The Old Man and The Sea is the story of an old fisherman struggle named Santiago. His struggle was against the great Marlin in the gulf stream north of Havana. But it has different allegorical interpretations. In the beginning, it has been regarded as a Christian allegory. Then the allegory of an artist’s struggle with his material. Ernest Hemingway (1899-1961) reveals the struggle of humans against the unconquerable nature through the character of Santiago. Santiago as an experienced and proud fisherman shows his dignity and heroism. Here he is defeated but conquers a moral victory.
More Notes: The Old Man and The Sea
Struggle of Santiago
Santiago is an eighty-five years old Cuban fisherman. He did not catch any fish for eighty-four days. At last, he becomes successful to hook an eighteen feet long Marlin fish. The fish is more powerful than Santiago. Santiago needs the help of the boy Manolin. But he is alone in the sea. After the long struggle of forty-eight hours, Santiago becomes successful to harpoon the fish. He lashes the dead Marlin with his small boat.
After some time, the sharks started to attack the Marlin. They ate up the flesh of the dead Marlin. Santiago somehow kills several sharks but more sharks appear. Then the unequal fight between Santiago and the sharks started. The sharks finished eating Marlin’s flesh and leaves the skeleton only. After reaching the shore, Santiago keeps the skeleton of the Marlin and falls asleep.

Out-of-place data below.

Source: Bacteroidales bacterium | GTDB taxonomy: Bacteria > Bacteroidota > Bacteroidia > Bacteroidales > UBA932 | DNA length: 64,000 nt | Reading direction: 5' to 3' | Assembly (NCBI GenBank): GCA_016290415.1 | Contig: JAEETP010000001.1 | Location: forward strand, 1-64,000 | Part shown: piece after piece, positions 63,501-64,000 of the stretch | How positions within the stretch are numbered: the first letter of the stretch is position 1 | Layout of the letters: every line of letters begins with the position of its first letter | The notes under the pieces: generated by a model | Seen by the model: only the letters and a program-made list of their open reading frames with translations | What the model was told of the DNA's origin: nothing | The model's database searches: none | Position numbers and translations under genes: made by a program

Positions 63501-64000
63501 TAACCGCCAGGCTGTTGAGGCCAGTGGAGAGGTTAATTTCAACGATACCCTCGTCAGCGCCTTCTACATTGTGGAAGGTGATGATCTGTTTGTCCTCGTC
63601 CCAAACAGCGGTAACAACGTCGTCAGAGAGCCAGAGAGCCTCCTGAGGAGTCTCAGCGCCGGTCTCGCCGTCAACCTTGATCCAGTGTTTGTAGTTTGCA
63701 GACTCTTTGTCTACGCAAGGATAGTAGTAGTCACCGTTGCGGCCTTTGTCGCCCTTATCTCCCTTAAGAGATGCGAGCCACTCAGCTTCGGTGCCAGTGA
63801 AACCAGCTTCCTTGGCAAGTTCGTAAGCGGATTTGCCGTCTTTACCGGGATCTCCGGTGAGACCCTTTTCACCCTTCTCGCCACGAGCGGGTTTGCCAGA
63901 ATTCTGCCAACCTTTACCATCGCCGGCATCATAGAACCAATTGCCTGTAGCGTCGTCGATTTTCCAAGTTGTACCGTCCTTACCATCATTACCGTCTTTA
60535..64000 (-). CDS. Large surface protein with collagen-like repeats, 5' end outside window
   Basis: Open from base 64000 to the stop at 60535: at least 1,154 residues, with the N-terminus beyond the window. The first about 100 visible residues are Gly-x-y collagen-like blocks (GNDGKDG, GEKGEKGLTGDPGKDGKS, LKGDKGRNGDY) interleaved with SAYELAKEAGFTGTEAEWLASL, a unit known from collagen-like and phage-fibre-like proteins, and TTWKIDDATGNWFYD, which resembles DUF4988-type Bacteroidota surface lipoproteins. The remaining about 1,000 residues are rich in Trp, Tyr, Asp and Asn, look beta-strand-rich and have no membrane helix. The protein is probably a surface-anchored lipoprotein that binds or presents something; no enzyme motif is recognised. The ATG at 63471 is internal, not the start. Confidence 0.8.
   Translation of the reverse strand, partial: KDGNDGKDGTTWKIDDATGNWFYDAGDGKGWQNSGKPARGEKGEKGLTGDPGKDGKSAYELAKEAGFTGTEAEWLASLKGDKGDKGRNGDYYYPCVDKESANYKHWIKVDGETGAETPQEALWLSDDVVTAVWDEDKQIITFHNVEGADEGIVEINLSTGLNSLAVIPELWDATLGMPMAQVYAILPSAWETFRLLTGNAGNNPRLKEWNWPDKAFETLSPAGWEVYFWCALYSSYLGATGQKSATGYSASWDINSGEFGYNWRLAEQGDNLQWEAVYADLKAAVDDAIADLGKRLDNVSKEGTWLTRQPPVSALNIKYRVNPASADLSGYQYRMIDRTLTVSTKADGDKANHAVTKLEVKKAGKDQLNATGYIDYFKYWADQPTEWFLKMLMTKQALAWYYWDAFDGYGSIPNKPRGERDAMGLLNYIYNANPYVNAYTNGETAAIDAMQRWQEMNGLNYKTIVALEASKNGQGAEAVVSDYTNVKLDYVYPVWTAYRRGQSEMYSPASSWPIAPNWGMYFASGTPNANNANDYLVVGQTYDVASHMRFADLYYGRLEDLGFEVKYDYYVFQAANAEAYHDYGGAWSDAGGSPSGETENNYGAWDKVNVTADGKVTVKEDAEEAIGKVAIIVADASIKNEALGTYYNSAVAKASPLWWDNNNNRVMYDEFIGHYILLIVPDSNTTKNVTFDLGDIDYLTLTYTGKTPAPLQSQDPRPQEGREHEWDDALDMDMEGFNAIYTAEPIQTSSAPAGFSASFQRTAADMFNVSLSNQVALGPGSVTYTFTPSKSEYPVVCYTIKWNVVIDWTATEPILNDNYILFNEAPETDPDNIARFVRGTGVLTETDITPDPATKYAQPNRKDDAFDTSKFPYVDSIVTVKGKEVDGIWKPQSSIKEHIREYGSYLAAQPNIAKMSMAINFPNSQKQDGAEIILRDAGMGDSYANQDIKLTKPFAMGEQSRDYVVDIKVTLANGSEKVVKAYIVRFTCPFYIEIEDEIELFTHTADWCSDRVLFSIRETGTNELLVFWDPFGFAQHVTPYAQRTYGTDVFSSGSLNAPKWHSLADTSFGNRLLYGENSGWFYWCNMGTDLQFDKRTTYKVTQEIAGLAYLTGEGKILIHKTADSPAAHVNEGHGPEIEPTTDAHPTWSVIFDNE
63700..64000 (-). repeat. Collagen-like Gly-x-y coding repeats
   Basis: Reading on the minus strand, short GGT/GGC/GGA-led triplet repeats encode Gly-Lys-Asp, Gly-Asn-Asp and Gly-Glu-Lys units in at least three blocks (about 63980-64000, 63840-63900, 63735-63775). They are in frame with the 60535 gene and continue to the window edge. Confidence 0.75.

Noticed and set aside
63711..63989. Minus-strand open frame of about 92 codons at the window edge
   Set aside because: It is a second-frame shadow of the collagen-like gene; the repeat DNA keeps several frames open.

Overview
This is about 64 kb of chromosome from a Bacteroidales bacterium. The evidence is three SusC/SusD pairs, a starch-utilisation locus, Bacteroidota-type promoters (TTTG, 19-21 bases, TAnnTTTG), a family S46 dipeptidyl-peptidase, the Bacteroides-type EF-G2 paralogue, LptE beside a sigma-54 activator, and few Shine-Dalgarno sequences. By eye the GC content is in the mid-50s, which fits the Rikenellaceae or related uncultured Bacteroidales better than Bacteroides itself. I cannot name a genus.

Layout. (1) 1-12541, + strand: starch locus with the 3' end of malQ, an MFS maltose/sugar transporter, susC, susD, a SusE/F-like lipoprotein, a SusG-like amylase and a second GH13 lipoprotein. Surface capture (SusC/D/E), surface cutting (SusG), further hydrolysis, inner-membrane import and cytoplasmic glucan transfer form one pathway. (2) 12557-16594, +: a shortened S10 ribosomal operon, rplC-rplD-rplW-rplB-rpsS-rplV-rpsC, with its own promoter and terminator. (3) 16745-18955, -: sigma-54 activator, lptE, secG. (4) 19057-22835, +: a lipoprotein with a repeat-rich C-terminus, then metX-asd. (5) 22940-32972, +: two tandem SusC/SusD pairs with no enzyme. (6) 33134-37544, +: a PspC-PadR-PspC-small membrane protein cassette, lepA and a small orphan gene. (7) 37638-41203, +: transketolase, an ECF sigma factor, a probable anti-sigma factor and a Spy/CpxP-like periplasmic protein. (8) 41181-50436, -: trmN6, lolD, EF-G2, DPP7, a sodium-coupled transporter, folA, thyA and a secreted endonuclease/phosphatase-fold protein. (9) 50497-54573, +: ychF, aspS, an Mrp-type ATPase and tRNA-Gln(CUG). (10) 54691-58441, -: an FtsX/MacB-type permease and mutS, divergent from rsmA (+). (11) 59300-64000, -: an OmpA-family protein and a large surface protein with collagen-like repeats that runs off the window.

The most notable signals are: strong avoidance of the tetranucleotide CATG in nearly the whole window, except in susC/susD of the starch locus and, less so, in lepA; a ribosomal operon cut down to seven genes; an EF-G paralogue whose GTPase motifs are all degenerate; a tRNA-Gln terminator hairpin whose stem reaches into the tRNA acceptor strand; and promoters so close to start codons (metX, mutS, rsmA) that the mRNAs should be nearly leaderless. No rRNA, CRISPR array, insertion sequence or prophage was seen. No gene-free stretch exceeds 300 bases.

Allegorical interpretations of Santiago’s struggle
The novel is a representation of life as a struggle against unconquerable natural forces in which a kind of victory is possible. It is an epic metaphor for life. While Santiago deals with the suffering of being hungry and poor, other boats from his village continue pulling in good fish every day. Anyone can have luck of course, but not everyone can have determination, skill, and perseverance. Hemingway’s message here is, a man does not depend on luck. So, he anticipates,
“A man can be destroyed but not defeated”
More Notes: Suggestions
Manhood and heroism of Santiago
The old man, Santiago, demonstrates courage, determination, and respect for nature. He took on a 1500-pound fish on a small boat in the middle of the ocean which shows the conviction of a hero. Santiago’s heroism is highlighted by the fact that his boat is less than ideal for the task of taking on a 1500-pound fish.
Santiago fends off several sharks, but by the time he gets to shore, there is nothing left of his marlin. So, Hemingway relates,
“Finally, he put the mast down and stood up. He picked the mast up and put it on his shoulder and started up the road”
A less heroic man may have given up, but Santiago perseveres for the marlin and fights off the sharks until there is nothing left to protect.
Santiago’s effort of killing the great Marlin symbolizes a man’s gaining of his goal. His injured hand symbolizes the threat that a man suffers to attain his goal. The shark symbolizes the snatcher who takes away the fruits of man’s hard labor. Still, Santiago does not lose hope for the future. Rather He dreams about the lion that symbolizes his inner youth.
Both Santiago and Christ have general similarities, for Hemingway recreates Jesus as the old man in the novel. He is very patient and suffers willingly just as Christ did. When both are in plain, they don’t complain but do it voluntarily for themselves and others. The love for nature and life is in both the old man and Jesus. When fishing in the sea, the old man knows he is at the mercy of the ocean. Since he is the son of the Creator of the world, Christ comprehends that men are only a small part of the world and must respect the environment.
Thus, the Old Man and The Sea is an allegory of man’s life on earth, his struggle, and his defeat. Santiago passes through struggle and defeat like Jesus Christ, who suffers martyrdom. Again, like Jesus showing compassion, he wins the moral victory.